Triaging old Clang bugs

I see a number of people jumping onto this topic recently, so I’d like to share my experience. I also hope we can agree on a common approach towards the problem, so that bugs are handled consistently.

  1. Compiler Explorer is of great help, as it provides old Clang releases all the way to 3.0. There are couple of common pitfalls using it for triaging:
    a) Clang 3.1 through 3.8.1 are set to use headers from GCC 6.3.0 toolchain (--gcc-toolchain), including stdlibc++, which is not period-correct, and have caused some troubles for me Update: this is now fixed by my PR.
    b) -cc1 is not supported. The only option I found to work is to open “Detailed compiler flags” (via the down arrow to the right of compiler flags), and use -Xclang prefix on everything. But even that wasn’t sufficient in some cases.
    c) CE uses release builds of Clang that lack assertions, whereas most of the opened crashes require them to reproduce. Later on I explain how to deal with that Update: Clang builds with assertions are now live on CE (issue1, issue2, PR1, PR2, PR3).
    d) trunk and assertions trunk are moving targets. Use release versions if you can.
    e) Clang 3.0 lacks any headers. You can enable them using the following flags: -I/opt/compiler-explorer/gcc-4.4.7/lib/gcc/x86_64-linux-gnu/4.4.7/include -I/opt/compiler-explorer/gcc-4.4.7/include/c++/4.4.7 -I/opt/compiler-explorer/gcc-4.4.7/include/c++/4.4.7/x86_64-linux-gnu/ Update: this is now fixed by my PR.
    f) Assertion builds support compiling and executing with -stdlib=libc++ starting with 3.5.

  2. To work around CE limitations about disabled assertions and Clang 3.0 being the oldest one, me and my friend deployed our private instance of CE available at . Update: as mentioned above, assertion builds are now live on official CE. I’ll outline the plan to phase-out my CE instance in the thread. The following points now are focusing on CE assertion builds:
    a) Use official CE if you can reproduce the issue there. Sometimes official CE and assertions builds gives you different answer when the issue was fixed (official CE is more optimistic). Feel free to use my CE in those cases.
    b) Release builds of Clang 2.6+ with assertions available.
    c) Clang 3.1+ match official CE compilers.
    d) Clang 2.6 through 3.0 use latest period-correct GCC toolchain Update: all Clang version on CE (release and assertions included) are now using period-correct GCC toolchains (PR).
    e) Clang 2.6 is patched to enable its own C++ frontend, because it was considered of preproduction quality. Don’t get your hopes high.
    f) -stdlib=libc++ doesn’t work, because I totally missed it while compiling. I’ll fix that in the near future. In the meantime you can supply -I /opt/compiler-explorer/clang-4.0.0/... options if you really need libc++ today Update: -stdlib=libc++ is compiling since 3.5, and is able to execute binaries since 3.5 (assertions) and since 3.8 (release) (my builds are beating official ones from, huh).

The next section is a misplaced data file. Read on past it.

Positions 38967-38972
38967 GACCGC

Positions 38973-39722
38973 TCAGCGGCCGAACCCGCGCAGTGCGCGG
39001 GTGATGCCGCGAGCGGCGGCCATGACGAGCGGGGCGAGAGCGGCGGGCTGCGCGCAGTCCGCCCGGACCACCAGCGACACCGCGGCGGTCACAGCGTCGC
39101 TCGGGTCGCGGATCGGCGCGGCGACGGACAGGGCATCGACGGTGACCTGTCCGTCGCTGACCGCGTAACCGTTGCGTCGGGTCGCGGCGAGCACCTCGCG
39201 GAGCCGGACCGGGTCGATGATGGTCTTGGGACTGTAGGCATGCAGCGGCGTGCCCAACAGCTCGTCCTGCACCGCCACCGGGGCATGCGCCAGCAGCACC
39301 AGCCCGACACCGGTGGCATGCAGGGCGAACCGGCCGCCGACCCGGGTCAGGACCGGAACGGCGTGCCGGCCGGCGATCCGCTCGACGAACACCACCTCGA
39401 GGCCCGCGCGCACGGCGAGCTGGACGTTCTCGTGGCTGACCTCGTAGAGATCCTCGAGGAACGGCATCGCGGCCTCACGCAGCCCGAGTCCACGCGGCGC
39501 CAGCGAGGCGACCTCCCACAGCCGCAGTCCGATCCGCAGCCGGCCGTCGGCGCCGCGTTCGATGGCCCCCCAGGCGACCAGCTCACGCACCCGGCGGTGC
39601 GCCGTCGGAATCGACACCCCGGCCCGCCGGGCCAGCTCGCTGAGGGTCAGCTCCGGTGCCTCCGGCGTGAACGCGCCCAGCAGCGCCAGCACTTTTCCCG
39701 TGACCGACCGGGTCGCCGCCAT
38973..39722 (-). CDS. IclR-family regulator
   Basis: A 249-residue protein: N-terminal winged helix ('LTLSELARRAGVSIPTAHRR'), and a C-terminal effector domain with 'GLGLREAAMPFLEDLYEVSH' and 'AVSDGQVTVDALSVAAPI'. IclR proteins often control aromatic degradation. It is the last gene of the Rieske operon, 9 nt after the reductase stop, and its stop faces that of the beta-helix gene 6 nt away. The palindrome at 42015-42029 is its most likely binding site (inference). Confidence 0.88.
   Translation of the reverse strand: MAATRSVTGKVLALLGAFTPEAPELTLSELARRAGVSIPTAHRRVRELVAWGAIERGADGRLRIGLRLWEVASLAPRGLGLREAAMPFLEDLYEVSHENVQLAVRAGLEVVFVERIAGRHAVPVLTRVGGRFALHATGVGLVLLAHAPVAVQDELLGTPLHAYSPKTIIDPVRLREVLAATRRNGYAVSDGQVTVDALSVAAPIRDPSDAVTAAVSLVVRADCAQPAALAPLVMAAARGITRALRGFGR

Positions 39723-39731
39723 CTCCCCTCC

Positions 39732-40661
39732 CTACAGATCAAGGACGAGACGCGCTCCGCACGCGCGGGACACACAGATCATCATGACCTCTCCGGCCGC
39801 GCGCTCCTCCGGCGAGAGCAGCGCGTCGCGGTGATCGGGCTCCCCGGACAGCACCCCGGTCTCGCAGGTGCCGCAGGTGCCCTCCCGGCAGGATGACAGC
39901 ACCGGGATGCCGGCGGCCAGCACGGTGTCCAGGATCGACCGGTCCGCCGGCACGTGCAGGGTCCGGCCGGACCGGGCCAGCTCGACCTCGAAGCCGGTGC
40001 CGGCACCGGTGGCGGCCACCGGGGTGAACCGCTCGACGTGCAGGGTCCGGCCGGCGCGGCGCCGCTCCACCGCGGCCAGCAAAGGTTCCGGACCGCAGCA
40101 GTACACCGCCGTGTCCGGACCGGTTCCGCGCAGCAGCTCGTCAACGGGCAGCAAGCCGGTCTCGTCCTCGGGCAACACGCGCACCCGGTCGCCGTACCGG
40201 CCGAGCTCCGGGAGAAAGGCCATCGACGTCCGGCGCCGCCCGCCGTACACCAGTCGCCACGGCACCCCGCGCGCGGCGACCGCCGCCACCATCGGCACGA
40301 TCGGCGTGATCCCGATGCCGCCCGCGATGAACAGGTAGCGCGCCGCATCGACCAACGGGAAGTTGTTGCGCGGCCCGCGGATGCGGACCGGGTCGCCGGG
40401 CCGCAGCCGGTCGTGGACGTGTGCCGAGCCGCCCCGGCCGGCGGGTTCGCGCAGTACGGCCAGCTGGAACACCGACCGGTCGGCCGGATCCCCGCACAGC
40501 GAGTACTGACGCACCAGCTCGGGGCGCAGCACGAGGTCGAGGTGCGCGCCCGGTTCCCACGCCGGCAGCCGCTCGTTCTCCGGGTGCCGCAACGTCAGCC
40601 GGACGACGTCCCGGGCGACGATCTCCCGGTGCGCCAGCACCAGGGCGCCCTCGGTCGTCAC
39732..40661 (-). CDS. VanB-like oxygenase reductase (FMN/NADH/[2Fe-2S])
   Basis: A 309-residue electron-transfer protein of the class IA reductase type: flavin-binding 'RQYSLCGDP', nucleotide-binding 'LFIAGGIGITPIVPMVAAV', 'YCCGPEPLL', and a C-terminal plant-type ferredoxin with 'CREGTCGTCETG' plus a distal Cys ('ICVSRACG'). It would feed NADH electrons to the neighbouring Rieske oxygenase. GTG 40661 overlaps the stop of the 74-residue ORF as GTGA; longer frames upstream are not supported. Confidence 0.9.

g) I’ll publish detailed info about my builds after I fix missing libc++. Update: here they are.
    h) We try to upstream this effort (CE issue), so stay tuned for updates. I promise to keep it available as long as I reasonably could, but the plan is to make assertion builds available upstream. Update: now live on CE!

  3. I prepared a table that lists Clang, GCC, and Xcode versions chronologically, so that it’s easy to understand what the landscape was at the time the bug was filed. It uses official release dates, so keep in mind that respective release branches were created weeks or even months prior to that.

  4. Common options that make Clang crash include -std=, -O, --gcc-toolchain with period-correct GCC toolchain, -triple with the right triple. Don’t forget to pass -x c for C sources!

  5. I’m personally quite reluctant to close old crashed as non-reproducible. In my experience, 80-90% of old crashed can be reproduced with the right tools (and, to be honest, a trump card of SSH to my instance of CE). If you’re about to close a crash as non-reproducible, send it my way, please. CC’ing me (@endilll) in the issue is the best way.

  6. I always mark issues with the labels I wish they had. Two most common ones are clang:frontend (or another component) that replaces catch-all clang, and some kind of crash label: crash, crash-on-valid, crash-on-invalid, llvm:crash (I use it for crashes below CodeGen, e.g. in an optimization pass). worksforme is a label for issues closed as non-reproducible. confirmed is a label for issues that are reproducible to this day which we leave open. I also tend to mark llc and opt crashes with their respective tools: label, so that I can filter them out. The same goes for objective-c and objective-c++.